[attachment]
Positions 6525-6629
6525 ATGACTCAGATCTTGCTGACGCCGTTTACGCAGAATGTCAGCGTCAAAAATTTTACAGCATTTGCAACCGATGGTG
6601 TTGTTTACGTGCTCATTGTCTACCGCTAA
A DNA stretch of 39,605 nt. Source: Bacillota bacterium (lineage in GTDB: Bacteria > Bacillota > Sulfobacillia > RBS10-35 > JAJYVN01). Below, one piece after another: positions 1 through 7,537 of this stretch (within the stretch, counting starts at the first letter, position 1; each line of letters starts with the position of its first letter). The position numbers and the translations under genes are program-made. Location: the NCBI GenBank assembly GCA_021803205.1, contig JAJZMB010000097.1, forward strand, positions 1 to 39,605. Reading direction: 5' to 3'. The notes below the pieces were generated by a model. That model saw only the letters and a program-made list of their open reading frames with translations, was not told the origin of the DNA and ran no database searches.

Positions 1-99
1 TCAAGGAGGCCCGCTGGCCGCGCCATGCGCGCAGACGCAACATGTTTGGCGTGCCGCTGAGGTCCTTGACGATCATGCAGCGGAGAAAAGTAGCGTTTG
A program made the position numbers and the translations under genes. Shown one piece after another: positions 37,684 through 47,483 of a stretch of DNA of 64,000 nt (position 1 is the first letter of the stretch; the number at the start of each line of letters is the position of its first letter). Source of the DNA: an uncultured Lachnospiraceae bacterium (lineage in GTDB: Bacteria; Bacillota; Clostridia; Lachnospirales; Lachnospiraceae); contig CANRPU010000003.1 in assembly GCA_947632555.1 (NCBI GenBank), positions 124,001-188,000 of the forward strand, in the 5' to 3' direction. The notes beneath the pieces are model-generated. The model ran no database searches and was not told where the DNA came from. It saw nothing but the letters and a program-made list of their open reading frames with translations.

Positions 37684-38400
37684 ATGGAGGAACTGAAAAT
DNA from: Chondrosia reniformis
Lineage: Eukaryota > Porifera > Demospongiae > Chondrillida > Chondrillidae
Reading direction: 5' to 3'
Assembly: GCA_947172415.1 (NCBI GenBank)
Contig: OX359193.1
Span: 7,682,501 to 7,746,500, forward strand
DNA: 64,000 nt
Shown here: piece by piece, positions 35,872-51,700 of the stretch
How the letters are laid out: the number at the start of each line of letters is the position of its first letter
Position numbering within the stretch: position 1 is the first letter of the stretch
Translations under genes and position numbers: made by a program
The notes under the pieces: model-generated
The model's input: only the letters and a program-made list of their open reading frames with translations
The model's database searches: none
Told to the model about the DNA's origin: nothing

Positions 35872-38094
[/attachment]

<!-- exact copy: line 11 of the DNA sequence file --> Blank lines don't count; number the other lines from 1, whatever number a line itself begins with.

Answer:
Lineage: Eukaryota > Porifera > Demospongiae > Chondrillida > Chondrillidae